Friday, October 3, 2008

President Bush Signs Great Lakes Compact Into Law

Oct 3: The Council of Great Lakes Governors (CGLG) applauded President George Bush for signing a joint resolution of Congress (S.J. Res. 45), providing consent to the Great Lakes-St. Lawrence River Basin Water Resources Compact. The President’s action marks the final step in the Compact’s approval process thus enabling these historic protections to become law. In December 2005, following a nearly five-year negotiation, the Governors of Illinois, Indiana, Michigan, Minnesota, New York, Ohio, Pennsylvania and Wisconsin reached agreement on the Compact.

CGLG said, "The Compact provides a comprehensive management framework for achieving sustainable water use and resource protection. The eight Great Lakes States reached a similar, good faith, agreement with Ontario and Qu├ębec in 2005, which the Provinces are using to amend their existing water programs for greater regional consistency." During 2007 and 2008, each of the eight Great Lakes State legislatures ratified the Compact. Legislative approval was completed by the U.S. Senate on August 1, 2008, and by the U.S. House of Representatives on September 23, 2008.

Access a release from CGLG (
click here). Access legislative details for S.J.Res.45 (click here). Access the CGLG Compact website for extensive information (click here). Access various WIMS-Great Lakes Environment Blog post on the Compact (click here).

EPA Amends BP Whiting CAA Violation Notice

Oct 2: U.S. EPA Region 5 has issued an amended notice and finding of violation to the BP Products North America for alleged Clean Air Act (CAA) violations at the company's petroleum refinery at 2815 Indianapolis Blvd., Whiting, IN. The action amends a notice and finding of violation issued to the BP Whiting refinery in November 2007 alleging BP violated the Clean Air Act by failing to get a permit when it modified one of its cracking units in 2005 [See WIMS 11/30/07].

EPA said it now has information suggesting that BP may have begun a project to process Canadian crude oil at the refinery in 2005 without the proper permit. BP received its construction permit for the project from the Indiana Department of Environmental Management on May 1, 2008 [See WIMS 6/2/08]. EPA notes that these are preliminary findings of violation. BP has 30 days to request a meeting with EPA to discuss resolving the allegations.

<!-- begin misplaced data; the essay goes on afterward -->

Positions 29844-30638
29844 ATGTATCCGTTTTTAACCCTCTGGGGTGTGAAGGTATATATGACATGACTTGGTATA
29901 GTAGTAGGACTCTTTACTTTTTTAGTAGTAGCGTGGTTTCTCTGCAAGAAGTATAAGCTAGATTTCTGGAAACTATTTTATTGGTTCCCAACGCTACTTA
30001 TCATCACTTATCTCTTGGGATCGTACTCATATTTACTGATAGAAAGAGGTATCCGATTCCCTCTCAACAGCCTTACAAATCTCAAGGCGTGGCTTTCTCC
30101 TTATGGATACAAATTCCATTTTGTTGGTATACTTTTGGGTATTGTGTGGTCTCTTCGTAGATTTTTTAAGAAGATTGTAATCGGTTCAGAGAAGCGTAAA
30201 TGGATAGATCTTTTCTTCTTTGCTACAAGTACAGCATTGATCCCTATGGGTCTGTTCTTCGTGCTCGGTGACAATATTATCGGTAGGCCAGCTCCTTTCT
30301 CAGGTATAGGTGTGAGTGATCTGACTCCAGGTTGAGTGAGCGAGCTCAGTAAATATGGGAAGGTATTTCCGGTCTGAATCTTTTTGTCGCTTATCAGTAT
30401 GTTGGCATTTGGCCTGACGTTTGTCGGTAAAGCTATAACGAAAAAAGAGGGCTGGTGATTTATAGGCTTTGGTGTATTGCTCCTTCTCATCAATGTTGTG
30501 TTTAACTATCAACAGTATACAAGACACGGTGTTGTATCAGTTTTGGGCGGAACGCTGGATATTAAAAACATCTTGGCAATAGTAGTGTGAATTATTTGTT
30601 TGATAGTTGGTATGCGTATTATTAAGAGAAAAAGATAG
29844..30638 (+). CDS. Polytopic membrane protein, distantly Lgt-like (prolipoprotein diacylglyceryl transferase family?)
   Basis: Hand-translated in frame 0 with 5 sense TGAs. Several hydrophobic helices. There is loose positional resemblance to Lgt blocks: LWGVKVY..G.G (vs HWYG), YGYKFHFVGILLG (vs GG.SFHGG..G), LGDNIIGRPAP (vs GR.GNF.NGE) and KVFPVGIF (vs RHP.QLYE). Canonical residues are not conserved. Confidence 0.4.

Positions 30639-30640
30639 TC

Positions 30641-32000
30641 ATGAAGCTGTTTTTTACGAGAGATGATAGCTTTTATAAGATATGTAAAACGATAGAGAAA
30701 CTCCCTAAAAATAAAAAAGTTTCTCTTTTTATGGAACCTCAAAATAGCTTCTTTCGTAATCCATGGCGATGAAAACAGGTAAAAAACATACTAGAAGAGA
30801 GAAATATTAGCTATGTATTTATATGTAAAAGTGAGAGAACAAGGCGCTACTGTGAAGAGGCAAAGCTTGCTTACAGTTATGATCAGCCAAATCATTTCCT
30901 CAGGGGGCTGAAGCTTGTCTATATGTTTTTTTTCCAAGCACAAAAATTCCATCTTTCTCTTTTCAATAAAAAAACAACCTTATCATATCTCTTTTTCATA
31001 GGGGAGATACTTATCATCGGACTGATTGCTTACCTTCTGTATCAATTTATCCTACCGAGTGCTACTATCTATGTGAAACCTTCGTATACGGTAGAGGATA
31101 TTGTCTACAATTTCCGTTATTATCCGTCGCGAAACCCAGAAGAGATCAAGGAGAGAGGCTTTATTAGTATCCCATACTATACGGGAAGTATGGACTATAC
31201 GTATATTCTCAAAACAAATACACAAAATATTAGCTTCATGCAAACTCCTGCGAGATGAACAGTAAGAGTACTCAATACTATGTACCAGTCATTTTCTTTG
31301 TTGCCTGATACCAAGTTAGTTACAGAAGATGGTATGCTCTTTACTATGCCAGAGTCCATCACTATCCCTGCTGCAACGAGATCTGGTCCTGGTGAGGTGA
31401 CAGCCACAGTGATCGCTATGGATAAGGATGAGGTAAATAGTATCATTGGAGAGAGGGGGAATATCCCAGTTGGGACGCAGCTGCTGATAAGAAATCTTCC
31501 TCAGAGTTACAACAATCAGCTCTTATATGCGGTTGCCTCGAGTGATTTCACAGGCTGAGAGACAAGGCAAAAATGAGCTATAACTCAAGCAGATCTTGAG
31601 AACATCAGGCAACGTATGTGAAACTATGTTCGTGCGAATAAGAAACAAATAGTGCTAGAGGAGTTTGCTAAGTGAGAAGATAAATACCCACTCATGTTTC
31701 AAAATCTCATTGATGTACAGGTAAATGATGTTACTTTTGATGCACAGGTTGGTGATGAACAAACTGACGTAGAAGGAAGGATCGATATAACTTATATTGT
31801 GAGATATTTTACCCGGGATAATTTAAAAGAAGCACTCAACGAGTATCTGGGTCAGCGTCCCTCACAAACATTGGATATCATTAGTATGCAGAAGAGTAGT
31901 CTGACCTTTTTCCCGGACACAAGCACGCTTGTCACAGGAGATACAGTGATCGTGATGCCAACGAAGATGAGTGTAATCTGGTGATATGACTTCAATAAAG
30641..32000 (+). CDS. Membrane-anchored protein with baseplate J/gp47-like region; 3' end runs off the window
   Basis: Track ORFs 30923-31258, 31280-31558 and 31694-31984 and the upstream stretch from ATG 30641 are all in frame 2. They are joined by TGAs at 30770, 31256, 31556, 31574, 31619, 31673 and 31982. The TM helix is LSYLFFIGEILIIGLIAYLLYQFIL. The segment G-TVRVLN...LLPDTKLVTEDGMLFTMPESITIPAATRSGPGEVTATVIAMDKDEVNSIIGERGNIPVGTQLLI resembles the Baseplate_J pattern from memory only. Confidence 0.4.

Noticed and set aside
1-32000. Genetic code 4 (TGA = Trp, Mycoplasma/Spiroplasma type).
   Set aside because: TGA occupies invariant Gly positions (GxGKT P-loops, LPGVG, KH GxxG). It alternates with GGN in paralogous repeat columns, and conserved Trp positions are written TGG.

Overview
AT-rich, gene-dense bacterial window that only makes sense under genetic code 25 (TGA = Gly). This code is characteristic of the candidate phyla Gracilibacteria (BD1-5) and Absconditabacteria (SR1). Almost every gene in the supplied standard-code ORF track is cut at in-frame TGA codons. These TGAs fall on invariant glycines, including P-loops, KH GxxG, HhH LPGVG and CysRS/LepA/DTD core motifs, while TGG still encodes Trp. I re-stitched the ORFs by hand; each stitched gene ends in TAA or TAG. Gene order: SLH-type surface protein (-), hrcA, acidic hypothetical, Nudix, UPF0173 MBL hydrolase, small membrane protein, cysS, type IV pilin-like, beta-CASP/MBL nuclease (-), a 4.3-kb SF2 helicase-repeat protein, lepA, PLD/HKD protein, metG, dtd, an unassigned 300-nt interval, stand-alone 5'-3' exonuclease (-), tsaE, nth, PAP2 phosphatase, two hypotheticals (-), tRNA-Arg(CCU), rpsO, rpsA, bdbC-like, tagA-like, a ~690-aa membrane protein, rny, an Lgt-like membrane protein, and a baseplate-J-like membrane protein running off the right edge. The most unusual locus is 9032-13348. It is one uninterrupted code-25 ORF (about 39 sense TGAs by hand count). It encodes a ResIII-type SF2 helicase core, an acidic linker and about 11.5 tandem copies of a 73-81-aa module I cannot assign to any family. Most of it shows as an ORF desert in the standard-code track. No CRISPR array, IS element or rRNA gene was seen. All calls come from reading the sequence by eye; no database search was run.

On July 9, 2008, the Natural Resources Defense Council (NRDC) filed a federal challenge to air permits given by the State of Indiana to the BP Whiting refinery. The case argues that BP and IDEM have not properly accounted for increases in dangerous pollution that will result from the refinery expansion [
See WIMS 7/14/08]. NRDC is challenging the facility’s construction permits in the Hammond Division of the Northern District of Indiana Federal court.

Access a release from EPA (click here). Access information from IDEM on the Air Permits (click here).

Great Lakes Water Conference November 14

Oct 2: The University of Toledo College of Law and its affiliated Legal Institute of the Great Lakes will hold their 8th annual Great Lakes Water Conference on Friday, November 14, 2008 at the University of Toledo College of Law. This year’s panels of experts will focus on Implementing the Compact, Transboundary Pollution (featuring a recent suit by a Canadian citizen against a Michigan power plant as a case study), and Groundwater Rights (and Wrongs) (providing context for understanding groundwater rights and Ohio’s proposed constitutional amendment). The keynote speaker will be Commissioner Sam Speck of the International Joint Commission. The conference is free to the public, and attorneys can earn 4.5 hours of CLE credits for $50.

Access an announcement (click here). Access a brochure, registration information and links to previous conferences (click here).

Groups Seek Signatures For Toxics-Free Great Lakes Pledge

Oct 2: Environmental groups are asking the leaders of the Canadian Federal parties to put their name to a pledge to make toxic pollution in the Great Lakes region a top priority. They said the Pledge for a Toxics-Free Great Lakes establishes the first steps for cleaning up the Great Lakes. The groups include: Canadian Environmental Law Association; Great Lakes United; and Ecojustice.

Specifically, the pledge asks leaders to: (1) Support the vision of the Great Lakes Water Quality Agreement, signed by Canada and the United States, to work toward the elimination of persistent toxic substances in the Great Lakes-St. Lawrence River Basin. (2) Support the call for zero discharge of persistent toxic chemicals and other toxic substances in the Great Lakes-St. Lawrence River ecosystem by: Establishing a phase out and elimination strategy for toxic substances; applying a reverse onus that will require chemical users, manufacturers, importers and sellers to demonstrate safety of chemicals before use; assessing and implementing safe alternatives; and applying the precautionary principle. (3) By 2012, complete all actions need for delisting 10 Areas of Concern, and all actions completed for the remaining Areas of Concerns in Canada by 2015. (4) Create a Great Lakes Clean Water Infrastructure fund to upgrade and 'green' municipal wastewater and stormwater infrastructure.

Access a release (click here). Access links to background information, the pledge and find out who signs it (click here).